Google+ Helps Prolific Photogs Tell Short Stories
Google+ may emulate Facebook in many ways, but it has nowhere near the same level of user engagement. Google's new Stories app takes advantage of that, in a way. It does a lot of the work necessary for users to share photos and videos, eliminating the need for a big investment of time. "Google+ is about automated sharing," noted analyst Jan Dawson of Jackdaw Research.
May 21, 2014 10:59 AM PT
Many shutterbugs are familiar with this bugaboo: They shoot scads of photos of a vacation or event, but they never quite get the time to put the pics in a form where they can be shared with friends and family.
Google now has an app for that. It's called "Stories." Google on Tuesday added Stories to its Google+ social network.
Stories "can automatically weave your photos, videos and the places you visited into a beautiful travelogue," said Product Management Director Anil Sabharwal.
"No more sifting through photos for your best shots, racking your brain for the sights you saw, or letting your videos collect virtual dust," he added. "We'll just gift you a story after you get home. This way you can relive your favorite moments, share them with others, and remember why you traveled in the first place."
In addition to Stories, Google introduced Google+ Movies. It's similar to Stories, only its end product is a video with effects, transitions and a soundtrack.
Stories and Movies are available on the Web and being released as apps for Google's mobile operating system, Android, and for Apple iOS devices "soon."
Stories and Movies use Google's Auto Awesome engine to sift through media that you store on Google+ and automatically create digital narratives for you.
You can upload photos and video to Google+ manually or on Android devices through automatic backups. If you already have been storing photos on Google+, the next time you log on to your account, you may see a story or movie waiting for you.
If you have a Google+ account, you can access Stories by clicking on the Home button on your home page and choosing Photos from the drop-down menu. After your stored photos appear on the page, click on the More option that appears above them and choose Stories from that drop-down.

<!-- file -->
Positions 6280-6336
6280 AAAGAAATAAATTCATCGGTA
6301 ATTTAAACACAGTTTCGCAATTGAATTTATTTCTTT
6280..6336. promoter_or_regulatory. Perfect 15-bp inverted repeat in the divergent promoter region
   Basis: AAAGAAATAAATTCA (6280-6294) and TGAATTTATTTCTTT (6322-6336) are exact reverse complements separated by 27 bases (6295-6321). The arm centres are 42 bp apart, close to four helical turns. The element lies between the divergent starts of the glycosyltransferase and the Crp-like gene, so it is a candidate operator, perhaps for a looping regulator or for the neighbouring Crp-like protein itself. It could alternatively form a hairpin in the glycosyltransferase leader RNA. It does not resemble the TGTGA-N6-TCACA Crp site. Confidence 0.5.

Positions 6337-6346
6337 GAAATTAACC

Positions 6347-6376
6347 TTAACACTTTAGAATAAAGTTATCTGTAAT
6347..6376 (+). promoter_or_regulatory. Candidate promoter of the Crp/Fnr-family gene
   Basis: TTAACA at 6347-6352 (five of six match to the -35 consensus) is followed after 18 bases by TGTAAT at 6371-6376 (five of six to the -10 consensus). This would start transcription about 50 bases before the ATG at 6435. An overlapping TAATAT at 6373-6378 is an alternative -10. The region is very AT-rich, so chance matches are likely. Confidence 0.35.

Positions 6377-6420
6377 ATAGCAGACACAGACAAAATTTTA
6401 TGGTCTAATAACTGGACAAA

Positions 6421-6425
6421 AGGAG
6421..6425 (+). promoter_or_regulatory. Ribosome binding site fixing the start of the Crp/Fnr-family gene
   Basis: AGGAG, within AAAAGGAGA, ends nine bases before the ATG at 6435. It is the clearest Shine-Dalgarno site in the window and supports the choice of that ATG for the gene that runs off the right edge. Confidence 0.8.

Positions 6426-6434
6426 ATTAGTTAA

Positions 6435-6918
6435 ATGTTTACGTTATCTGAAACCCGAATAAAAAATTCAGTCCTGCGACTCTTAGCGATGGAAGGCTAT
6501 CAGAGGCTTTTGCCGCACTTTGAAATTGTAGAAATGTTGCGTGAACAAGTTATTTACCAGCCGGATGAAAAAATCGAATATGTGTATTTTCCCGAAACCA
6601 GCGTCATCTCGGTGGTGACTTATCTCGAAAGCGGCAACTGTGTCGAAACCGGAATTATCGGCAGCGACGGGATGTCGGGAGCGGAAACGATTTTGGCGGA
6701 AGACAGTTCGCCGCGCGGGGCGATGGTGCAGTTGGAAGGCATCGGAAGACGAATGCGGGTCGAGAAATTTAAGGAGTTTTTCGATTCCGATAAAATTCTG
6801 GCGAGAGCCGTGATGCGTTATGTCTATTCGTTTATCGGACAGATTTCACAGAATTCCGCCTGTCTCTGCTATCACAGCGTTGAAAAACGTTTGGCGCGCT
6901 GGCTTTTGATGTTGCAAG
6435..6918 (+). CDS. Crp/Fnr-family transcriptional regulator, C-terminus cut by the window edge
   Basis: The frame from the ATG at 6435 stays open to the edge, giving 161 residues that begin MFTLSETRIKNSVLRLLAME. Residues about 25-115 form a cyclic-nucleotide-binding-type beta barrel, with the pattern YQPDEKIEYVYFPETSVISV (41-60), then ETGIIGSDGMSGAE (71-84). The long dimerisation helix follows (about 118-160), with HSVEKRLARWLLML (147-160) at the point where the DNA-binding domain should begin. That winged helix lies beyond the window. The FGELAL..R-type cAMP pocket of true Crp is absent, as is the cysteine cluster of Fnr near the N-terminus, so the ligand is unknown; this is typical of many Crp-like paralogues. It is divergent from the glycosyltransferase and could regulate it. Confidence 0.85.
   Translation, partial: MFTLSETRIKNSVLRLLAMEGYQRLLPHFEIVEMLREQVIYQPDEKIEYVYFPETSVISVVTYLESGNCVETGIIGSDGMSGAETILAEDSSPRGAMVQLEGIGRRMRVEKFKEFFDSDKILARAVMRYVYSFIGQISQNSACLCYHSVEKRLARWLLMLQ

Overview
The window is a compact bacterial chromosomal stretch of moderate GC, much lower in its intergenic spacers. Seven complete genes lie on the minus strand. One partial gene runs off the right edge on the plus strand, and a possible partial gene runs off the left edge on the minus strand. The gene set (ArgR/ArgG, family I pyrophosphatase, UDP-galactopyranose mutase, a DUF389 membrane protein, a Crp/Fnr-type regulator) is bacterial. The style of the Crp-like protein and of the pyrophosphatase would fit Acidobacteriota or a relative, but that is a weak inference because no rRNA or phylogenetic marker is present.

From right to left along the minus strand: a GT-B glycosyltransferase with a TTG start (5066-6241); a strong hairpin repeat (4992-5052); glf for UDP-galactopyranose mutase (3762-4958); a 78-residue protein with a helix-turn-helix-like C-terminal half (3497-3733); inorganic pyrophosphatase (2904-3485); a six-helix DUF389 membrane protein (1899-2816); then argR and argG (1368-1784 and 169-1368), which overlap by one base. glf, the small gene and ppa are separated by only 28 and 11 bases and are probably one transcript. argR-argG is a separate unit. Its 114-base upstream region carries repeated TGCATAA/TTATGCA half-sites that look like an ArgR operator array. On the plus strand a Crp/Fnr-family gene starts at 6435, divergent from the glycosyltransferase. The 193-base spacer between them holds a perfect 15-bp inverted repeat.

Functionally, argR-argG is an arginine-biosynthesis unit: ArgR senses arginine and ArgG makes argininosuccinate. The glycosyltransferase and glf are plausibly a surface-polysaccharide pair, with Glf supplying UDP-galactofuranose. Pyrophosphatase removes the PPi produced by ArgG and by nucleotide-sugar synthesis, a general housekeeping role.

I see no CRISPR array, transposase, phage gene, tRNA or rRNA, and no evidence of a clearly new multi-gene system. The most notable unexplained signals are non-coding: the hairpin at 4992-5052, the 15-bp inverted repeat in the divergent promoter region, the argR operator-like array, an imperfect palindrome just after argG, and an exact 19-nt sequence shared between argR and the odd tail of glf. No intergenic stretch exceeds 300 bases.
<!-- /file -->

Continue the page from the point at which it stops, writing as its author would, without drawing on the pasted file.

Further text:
If you don't have enough photos stored on Google+ to create a story, it will ask you to upload photos from your PC or from a phone. Since uploading photos manually from a PC can be a tiresome task, Google offers a free program to back up files from a computer to Google Drive, which is used by Stories and Movies.
Everyone's a Marketer
The idea that social networkers want to create stories with the content about themselves that they dump online is one shared by Google+ and the mother of all social networks, Facebook.
"It's a gloss or veneer on top of a tool or capability that's trying to engage a target audience," Greg Sterling, an analyst with Internet2Go, told TechNewsWorld.
"It allows people to manage their public image -- either consciously or unconsciously -- to their friends, their family and to the world at large," he said.
"The metaphor of storytelling is an appealing proposition, because people are looking for more creative ways, more powerful ways, to convey their experiences. They want to take ordinary things -- photos, feed posts -- and package them up in a way that's more professional, more polished, more interesting to the rest of the world," Sterling explained.
"It's just more interesting to say this is a storytelling platform than to say this is a way to archive your photographs," he added.
Google Knows Best
Google's automated approach to stories contrasts with Facebook's approach.
"Google is ultimately an artificial intelligence company," said Jan Dawson, chief analyst for Jackdaw Research.
"It's built these very clever computers that can make sense of huge amounts of data so it's useful to people," he told TechNewsWorld.
"They've applied that to websites and advertising, but what they're increasingly doing is taking other forms of data -- like people's photographs and videos, which often live on a device until they're dumped to a hard drive -- and turning them into something more user-friendly, without a huge amount of intervention from the users themselves," Dawson explained.
"It's about Google saying, 'You've got all these pictures and videos but don't have time to sort them all out and post them to a website or a blog, but we can intelligently do that for you and give you something cool to share with your friends,'" Dawson said.
That contrasts with Facebook's desire to have its users proactively sharing items with their social networks.
Facebook is "about clicking buttons on other sites and saying things to friends. Google+ is about automated sharing," Dawson pointed out.
"Facebook makes its users do a lot more work, but they have a lot more control over what they share and when," he said. "Google says, 'You're already giving us access to all this stuff -- just let us decide what's the best way to curate it and share it with your friends.'"